The default cycle that should have occurred, given historical patterns of issuance cycles, has morphed (thanks to the Fed) into a refinancing cycle; but while DoubleLine's Jeff Gundlach suggests that fundamentals are supportive, "the valuation of junk bonds as a category is at its all-time overvalued versus long-time treasury bonds." So despite Yellen exclaiming that she sees no bubbles, one of the world's largest bond fund managers has never seen corporate bonds (investment grade and high yield) more expensive. Gundlach goes on to note he has sold some Apple (but believes it will remain range-bound), is baffled by the valuation of Chipotle, and sees 10Y Treasury yields dropping to 2.5% or lower.
...a lot of companies that under normal circumstances might have defaulted got to refinance instead.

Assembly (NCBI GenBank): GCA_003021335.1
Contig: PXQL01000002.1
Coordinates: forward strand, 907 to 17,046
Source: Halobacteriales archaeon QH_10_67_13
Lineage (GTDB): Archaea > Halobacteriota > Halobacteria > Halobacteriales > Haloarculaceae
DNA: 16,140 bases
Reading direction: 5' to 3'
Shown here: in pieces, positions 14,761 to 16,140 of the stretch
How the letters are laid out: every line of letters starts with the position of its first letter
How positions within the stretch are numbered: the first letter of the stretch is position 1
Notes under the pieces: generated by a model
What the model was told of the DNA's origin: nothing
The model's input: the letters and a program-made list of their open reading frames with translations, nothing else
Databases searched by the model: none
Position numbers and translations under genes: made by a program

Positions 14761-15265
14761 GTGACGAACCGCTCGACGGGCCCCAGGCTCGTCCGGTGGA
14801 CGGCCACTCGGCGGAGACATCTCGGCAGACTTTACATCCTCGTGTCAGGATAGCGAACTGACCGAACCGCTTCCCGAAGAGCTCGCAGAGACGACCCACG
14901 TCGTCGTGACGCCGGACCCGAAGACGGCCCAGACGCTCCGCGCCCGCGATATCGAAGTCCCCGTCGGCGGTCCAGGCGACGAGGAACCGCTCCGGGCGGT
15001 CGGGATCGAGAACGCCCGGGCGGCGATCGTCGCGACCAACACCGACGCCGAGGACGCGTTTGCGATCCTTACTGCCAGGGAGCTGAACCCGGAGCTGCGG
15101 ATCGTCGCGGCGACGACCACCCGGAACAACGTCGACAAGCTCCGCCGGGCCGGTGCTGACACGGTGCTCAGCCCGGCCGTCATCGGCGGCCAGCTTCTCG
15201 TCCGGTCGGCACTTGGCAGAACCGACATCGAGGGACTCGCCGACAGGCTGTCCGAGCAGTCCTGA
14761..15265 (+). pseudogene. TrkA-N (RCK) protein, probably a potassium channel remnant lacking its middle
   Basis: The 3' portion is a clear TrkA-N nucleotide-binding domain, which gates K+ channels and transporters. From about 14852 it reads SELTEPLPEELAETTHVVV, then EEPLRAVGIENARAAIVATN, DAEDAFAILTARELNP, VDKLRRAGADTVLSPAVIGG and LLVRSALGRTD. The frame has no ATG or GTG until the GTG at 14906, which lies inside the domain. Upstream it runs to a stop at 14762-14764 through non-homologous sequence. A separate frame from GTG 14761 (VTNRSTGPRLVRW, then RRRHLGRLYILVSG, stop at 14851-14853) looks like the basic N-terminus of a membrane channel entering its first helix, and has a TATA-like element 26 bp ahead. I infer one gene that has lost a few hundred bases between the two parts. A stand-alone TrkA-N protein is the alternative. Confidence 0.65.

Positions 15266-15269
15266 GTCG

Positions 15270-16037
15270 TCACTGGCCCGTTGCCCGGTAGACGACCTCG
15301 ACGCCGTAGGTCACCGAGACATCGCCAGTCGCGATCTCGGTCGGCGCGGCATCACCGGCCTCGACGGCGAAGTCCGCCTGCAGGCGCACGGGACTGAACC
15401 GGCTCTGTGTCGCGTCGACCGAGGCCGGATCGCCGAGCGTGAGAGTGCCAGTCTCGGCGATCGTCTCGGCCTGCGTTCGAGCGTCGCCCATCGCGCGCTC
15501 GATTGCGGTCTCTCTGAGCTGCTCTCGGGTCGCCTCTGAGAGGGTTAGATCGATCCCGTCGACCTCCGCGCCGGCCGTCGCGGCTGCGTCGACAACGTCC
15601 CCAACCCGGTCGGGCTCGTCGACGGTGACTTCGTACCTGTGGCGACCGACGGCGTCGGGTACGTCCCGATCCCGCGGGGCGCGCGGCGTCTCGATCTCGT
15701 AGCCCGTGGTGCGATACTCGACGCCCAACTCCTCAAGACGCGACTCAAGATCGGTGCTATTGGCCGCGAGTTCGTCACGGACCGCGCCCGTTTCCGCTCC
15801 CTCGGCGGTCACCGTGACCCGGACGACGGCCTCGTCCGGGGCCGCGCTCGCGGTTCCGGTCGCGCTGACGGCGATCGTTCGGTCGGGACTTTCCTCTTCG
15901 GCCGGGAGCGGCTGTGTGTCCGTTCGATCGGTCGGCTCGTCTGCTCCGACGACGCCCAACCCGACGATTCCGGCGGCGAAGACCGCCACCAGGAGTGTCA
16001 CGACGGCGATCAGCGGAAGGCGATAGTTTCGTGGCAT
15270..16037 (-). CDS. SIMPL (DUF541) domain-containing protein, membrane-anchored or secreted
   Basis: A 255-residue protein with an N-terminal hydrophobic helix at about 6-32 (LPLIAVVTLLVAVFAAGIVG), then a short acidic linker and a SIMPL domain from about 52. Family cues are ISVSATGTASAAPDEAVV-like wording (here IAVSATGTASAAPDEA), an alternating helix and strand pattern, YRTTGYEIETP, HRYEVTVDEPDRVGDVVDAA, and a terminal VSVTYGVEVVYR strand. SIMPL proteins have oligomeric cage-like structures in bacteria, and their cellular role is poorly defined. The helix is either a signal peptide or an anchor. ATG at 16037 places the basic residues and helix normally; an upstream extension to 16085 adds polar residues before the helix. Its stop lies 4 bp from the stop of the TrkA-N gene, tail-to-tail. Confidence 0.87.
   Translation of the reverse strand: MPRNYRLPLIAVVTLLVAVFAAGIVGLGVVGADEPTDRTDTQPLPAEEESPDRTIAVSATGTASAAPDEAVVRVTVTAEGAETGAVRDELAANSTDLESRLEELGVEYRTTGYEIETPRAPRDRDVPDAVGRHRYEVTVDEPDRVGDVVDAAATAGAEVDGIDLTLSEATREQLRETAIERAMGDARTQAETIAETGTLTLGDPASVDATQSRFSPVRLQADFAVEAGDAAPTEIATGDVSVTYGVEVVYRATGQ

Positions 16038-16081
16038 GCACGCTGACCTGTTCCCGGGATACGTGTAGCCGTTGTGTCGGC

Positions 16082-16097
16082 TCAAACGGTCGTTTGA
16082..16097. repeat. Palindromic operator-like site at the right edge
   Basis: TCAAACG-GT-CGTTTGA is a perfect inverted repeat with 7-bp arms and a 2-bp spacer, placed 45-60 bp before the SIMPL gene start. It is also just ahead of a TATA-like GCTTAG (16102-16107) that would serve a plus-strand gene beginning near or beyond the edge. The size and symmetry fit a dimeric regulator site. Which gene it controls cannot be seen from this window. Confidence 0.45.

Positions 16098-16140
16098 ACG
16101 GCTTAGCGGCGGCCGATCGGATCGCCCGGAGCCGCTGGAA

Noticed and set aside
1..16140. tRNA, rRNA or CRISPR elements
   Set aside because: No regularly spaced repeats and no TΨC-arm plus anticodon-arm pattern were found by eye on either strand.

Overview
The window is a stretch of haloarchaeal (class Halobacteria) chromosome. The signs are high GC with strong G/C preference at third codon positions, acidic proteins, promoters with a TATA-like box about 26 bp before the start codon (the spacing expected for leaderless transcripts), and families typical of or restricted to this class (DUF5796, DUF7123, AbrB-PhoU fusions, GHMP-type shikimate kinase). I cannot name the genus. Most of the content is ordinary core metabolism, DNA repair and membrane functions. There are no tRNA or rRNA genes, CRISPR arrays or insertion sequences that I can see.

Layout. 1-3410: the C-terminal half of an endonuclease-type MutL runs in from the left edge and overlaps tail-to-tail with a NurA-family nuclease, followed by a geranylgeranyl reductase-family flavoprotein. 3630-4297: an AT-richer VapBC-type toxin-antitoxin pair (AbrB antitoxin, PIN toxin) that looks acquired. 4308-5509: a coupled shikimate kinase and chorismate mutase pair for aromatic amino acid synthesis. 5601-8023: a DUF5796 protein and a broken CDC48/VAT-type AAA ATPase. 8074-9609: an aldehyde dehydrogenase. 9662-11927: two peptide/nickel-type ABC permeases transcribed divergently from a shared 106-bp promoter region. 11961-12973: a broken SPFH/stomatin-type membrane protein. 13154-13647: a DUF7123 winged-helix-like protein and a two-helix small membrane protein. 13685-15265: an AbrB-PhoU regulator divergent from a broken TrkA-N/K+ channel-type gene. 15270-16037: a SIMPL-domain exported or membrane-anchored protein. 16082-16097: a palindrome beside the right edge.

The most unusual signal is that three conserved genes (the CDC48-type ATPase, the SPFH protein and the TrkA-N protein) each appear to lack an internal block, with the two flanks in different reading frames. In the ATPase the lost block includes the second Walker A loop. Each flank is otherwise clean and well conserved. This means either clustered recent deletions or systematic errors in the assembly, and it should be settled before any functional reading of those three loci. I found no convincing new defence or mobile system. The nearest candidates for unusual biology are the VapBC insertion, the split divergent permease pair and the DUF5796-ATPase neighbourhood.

- *GUNDLACH TELLS CNBC ISN'T INTERESTED IN PUERTO RICO BONDS
- *GUNDLACH TO CNBC: 10-YR TREASURY MAY GO TO 2.50% OR LOWER
- *GUNDLACH TO CNBC: ISSUE W/JUNK BONDS, CORP. DEBT IS VALUATION
- *GUNDLACH TO CNBC: STILL OWNS APPLE, HAS SOLD SOME SHRS RECENTLY
- *GUNDLACH TO CNBC: `BAFFLED' BY MARKET VALUATION OF CHIPOTLE
Gundlach likes EM bonds (on a valuation basis):
...the real risk in emerging market bonds seems to be the currency risk more than anything else. If you go dollar denominated obviously you don't have that currency risk. Last year corporate junk bonds in the US had a 7% positive return and emerging market debt had a negative 5% return or so... and that kind of a divergence is historically very, very rare. There is something to mean reversion.